Career Options in Foreign Language
With a degree in foreign languages, the world of communication opens up. In addition to being able to travel to other countries and speak with their inhabitants, graduates can use their linguistic skills to find rewarding employment in fields such as foreign language teaching, interpreting or consulting.
|Foreign Language Teachers||Translators and Interpreters||Consultants|
|Education||Bachelor's degree, master's degree, doctoral degree||Bachelor's degree||Bachelor's degree|
|Job Duties||Help students develop knowledge in a second language||Convey knowledge or information from speakers of one language to audiences of another||Ease cultural tensions and ensure smooth communication|
|Median Salary(2015)*||$61,380 (postsecondary foreign language teachers)||$44,190||$81,320 (management analysts)|
|Job Outlook(2014-2024)*||13% (postsecondary teachers)||29%||14% (management analysts)|
Source: *U.S. Bureau of Labor Statistics
Foreign Language Teachers
Foreign language teachers and professors work with students to help develop knowledge and competence in a second language. As America's economy and culture become more integrated with our neighbors, foreign language knowledge is growing in importance as a life skill and workplace qualification. Foreign language teachers can work in a wide variety of environments, from public schools and universities to private, self-enrichment classes.
The U.S. Bureau of Labor Statistics (BLS) projects strong employment growth for postsecondary teachers, with employment opportunities increasing 13% in general from 2014-2024. The median salary for self-enrichment teachers in 2015 were about $36,680, while postsecondary foreign language teachers made a median annual salary of around $61,380.
Translators and Interpreters
Translators and interpreters work to convey knowledge and information from speakers or writers of one language to audiences who speak another. Translators typically work with written texts while interpreters work with spoken, usually real-time conversations and speeches.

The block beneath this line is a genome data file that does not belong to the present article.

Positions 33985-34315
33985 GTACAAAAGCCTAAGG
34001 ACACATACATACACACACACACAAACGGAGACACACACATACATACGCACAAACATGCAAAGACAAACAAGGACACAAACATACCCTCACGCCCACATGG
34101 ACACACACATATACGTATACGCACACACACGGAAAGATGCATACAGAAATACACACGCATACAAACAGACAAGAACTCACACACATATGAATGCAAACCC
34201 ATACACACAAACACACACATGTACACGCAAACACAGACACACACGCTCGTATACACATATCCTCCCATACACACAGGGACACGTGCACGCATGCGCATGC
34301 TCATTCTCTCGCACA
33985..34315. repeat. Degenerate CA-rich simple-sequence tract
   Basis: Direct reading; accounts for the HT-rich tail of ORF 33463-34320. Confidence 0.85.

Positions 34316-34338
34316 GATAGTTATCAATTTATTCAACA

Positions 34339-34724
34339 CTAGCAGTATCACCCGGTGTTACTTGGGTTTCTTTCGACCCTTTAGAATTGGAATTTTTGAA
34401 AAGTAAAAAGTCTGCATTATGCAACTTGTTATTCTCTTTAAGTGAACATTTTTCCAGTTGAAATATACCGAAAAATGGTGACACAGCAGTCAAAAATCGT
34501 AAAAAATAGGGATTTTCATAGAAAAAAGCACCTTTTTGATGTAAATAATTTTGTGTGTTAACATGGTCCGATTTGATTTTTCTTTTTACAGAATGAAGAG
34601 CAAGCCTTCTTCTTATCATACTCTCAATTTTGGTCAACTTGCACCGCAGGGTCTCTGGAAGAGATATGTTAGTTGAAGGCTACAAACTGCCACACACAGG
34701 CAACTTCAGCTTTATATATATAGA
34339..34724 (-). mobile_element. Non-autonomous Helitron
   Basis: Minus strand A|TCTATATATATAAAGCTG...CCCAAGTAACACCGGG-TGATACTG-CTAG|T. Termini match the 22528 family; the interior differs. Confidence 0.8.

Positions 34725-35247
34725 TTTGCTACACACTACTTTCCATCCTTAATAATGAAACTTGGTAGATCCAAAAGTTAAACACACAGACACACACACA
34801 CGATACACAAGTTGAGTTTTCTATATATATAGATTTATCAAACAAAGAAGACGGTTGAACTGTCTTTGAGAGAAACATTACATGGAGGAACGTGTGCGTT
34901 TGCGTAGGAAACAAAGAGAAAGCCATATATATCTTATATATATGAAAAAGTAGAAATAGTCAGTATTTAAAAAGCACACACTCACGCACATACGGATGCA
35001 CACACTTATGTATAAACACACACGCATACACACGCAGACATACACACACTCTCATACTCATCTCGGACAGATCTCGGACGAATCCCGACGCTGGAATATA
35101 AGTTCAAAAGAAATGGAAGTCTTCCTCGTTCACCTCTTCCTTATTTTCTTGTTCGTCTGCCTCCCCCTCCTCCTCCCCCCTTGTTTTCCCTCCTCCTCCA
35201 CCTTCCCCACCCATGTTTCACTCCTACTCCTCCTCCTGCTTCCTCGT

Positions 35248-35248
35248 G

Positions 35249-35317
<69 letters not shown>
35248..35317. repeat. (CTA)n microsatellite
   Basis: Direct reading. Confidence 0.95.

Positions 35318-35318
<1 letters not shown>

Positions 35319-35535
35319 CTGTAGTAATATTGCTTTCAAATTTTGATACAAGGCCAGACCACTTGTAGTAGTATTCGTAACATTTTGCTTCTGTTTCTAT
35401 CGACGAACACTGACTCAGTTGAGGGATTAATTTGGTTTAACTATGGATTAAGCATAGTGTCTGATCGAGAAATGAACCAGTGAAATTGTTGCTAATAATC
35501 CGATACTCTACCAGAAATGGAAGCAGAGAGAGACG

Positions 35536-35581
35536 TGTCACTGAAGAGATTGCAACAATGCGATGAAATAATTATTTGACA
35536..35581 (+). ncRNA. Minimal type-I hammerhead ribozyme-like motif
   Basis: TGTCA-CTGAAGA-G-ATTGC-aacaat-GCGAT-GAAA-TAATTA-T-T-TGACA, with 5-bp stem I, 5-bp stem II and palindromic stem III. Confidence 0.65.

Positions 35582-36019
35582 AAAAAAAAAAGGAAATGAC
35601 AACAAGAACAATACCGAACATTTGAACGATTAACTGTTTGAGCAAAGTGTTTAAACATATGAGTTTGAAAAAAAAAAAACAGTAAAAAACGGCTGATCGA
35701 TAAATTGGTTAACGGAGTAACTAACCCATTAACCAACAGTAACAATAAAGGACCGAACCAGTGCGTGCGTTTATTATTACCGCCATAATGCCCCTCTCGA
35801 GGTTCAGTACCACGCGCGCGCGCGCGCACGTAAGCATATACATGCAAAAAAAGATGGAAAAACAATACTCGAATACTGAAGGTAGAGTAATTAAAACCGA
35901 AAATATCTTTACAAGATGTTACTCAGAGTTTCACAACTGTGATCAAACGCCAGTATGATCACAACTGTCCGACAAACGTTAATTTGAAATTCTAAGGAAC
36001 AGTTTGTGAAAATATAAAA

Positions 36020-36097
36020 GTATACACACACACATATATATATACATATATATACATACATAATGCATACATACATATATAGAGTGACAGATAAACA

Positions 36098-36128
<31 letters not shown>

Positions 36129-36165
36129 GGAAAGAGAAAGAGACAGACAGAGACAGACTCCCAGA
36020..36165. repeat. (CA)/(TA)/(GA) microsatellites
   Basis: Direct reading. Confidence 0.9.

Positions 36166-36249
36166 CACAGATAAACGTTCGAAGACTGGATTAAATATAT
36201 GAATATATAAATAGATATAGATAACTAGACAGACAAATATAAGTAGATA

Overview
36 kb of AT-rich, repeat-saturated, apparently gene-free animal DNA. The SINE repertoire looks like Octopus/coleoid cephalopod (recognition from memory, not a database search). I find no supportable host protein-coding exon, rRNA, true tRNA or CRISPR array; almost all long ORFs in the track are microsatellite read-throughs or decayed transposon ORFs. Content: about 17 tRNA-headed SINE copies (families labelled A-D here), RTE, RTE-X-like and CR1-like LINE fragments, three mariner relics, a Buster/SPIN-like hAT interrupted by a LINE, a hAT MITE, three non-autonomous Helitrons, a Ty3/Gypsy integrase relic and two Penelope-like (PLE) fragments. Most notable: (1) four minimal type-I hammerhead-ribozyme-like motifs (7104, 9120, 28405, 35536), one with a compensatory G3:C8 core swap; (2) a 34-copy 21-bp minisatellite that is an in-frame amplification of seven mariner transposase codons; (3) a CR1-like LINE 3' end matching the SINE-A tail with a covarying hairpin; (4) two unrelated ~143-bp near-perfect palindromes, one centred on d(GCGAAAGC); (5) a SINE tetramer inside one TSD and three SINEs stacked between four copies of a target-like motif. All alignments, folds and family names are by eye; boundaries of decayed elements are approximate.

This job requires perfect knowledge of at least two languages, sharp wits and an energetic personality. The BLS projects job demand for these professions to increase by 29% from 2014-2024, which is significantly faster than average. The median salary for these workers in 2015 was $44,190.
As businesses and corporations continue expanding their reach beyond U.S. borders, they sometimes need to employ foreign workers. While necessary, this can cause disruptions in communication. For example, foreign workers may not be able to use company software until it is translated into their native tongue. Cultural issues such as local customs, taboos or religious practices can also give rise to miscommunication. For these reasons, multinational companies are increasingly turning to localization and cultural consultants to facilitate communication.
These workers help to ease cultural tensions and ensure smooth communication. The BLS reports that management analysts (also known as management consultants) could see a 14% rise in jobs from 2014 to 2024, which is faster than the average for all occupations. This group earned a median salary of $81,320 per year in 2015.
What Is a Degree in Foreign Languages?
Knowing a second language can provide many advantages for business, travel and personal satisfaction. Not only is learning a second language exciting, it also gives students a greater appreciation of the history and culture surrounding that language, and, by extension, of all cultures - including their own. Courses in foreign languages degree programs can include, but are not limited to:
- Applied Phonetics
- Civilization and Cultural History
- Conversation and Composition
- Reading Skills